Feeling Anxious or Stressed? Here are Some Tips to Help

Published by Kerry Meath-Sinkin

Stress and anxiety are becoming more common all the time.  In the United States alone, more than 40 million people suffer from some type of anxiety disorder (https://www.anxietycentre.com/anxiety-statistics-information.shtml). Yet, very few people have a good grasp on how to deal with it.  From my experience I have found that Ayurveda’s understanding of yoga and breathwork provides powerful information and tools to overcome anxiety.

How Does Ayurveda View Anxiety?

Ayurveda often uses examples from nature to describe what is happening in our bodies. Below you will find two experiences, and the effect those experiences have on our mind and body.

Imagine you are walking down a dirt road in late fall, the sky is gray, the wind whips around you, and the fall chill seeps into you as you pull your jacket in tighter to fight the cold. Think about how you feel in this type of weather. Often words like uncomfortable, cold, scattered, and a little shaky come to mind. Very rarely will this experience leave you feeling grounded.  In this example you feel cold, you have a lot of movement happening around you, you feel a sense of fragility as the wind moves, and you may feel this weather drying you out. Now think about anxiety. You may notice you feel fragile, unsure, hollow, or frantic. Physically you may notice you have tense muscles, cold sweats, tremors, tachycardia or very quick shallow breathing.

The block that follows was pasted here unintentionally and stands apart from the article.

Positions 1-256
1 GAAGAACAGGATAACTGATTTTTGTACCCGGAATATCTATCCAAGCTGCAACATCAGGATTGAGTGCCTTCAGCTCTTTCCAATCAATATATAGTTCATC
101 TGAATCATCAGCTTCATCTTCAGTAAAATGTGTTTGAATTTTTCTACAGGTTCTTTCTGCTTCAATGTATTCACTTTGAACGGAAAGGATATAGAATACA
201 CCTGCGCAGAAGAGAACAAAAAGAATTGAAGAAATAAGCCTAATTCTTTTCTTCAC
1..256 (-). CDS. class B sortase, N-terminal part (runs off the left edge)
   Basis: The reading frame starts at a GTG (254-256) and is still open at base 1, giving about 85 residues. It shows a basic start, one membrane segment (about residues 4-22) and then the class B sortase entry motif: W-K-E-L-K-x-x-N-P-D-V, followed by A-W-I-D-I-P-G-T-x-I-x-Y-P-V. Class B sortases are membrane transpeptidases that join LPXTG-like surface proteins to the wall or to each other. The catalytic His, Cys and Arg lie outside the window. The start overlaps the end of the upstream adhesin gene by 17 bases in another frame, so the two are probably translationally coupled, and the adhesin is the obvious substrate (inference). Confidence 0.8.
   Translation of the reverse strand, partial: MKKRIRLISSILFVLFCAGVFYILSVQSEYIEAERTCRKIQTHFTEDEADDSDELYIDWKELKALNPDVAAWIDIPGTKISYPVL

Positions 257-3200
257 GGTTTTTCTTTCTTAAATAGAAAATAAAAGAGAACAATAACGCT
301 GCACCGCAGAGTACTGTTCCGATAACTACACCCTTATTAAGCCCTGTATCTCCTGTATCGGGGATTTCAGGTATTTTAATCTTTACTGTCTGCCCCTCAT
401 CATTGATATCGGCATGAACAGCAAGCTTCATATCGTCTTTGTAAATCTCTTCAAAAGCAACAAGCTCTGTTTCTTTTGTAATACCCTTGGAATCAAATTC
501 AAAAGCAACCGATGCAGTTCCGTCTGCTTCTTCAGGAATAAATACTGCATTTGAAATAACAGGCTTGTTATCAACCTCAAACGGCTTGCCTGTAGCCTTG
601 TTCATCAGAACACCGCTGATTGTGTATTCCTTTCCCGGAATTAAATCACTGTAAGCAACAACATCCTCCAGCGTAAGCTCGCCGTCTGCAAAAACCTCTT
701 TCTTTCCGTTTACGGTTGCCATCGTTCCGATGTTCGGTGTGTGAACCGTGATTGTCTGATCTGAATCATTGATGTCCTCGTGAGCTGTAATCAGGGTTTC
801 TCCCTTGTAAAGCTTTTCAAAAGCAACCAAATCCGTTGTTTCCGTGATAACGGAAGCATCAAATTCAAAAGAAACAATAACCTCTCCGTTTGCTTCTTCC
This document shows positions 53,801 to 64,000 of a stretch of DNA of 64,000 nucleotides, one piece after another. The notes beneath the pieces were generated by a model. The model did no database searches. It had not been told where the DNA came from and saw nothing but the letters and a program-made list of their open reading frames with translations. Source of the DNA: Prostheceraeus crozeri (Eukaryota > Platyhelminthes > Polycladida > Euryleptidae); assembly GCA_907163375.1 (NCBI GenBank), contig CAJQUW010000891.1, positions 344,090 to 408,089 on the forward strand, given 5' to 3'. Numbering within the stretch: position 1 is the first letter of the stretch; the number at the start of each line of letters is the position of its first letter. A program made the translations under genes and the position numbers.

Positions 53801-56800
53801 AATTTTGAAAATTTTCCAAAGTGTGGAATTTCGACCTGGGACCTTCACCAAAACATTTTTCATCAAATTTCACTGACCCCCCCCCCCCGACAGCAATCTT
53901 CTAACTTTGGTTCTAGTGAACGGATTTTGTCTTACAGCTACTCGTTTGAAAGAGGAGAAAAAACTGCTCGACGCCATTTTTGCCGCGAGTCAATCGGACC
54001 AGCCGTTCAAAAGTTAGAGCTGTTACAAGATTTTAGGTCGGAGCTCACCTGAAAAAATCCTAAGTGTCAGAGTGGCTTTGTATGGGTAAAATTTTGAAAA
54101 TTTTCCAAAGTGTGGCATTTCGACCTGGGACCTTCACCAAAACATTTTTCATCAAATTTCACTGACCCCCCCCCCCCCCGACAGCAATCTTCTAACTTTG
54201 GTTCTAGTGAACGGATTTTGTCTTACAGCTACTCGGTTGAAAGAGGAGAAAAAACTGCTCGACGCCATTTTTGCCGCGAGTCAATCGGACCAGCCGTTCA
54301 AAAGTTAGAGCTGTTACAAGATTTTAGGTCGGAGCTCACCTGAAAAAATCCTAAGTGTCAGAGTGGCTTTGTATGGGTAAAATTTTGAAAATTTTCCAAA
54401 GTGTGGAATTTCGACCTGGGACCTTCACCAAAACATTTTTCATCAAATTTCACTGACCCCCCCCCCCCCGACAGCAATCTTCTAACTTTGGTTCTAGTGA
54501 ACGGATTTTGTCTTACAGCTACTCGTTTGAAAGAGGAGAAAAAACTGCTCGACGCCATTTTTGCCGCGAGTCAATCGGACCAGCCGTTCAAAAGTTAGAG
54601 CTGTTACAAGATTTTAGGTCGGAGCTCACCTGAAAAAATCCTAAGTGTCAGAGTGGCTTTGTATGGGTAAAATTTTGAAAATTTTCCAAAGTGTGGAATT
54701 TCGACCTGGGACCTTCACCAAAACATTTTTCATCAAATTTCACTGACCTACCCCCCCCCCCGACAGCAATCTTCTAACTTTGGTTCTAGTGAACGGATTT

I mention the qualities associated with these experiences because if you understand them, you can begin to use opposite qualities to find balance. For example, when you are cold, you will often find ways to warm yourself up. Below we will explore some ways to bring in qualities that naturally start to help us start grounding ourselves, which helps balance out the cold, ungrounded, frantic energy of anxiety.

Now imagine vacationing in a cabin in the woods, you are sitting on your porch on a cool summer morning, bathing in the glow of the morning sun, sipping your favorite warm beverage as you hear the wildlife around you and nothing else.   How do you feel? Often words like warm, grounded, calm, or earthy come to mind. At least that is what comes to mind for me.  You may have noticed this experience feels totally different, or opposite from the first experience. It is warming, opposite of the coolness experienced above. It feels slow and grounded, opposite from the lightness and moving wind of the first experience.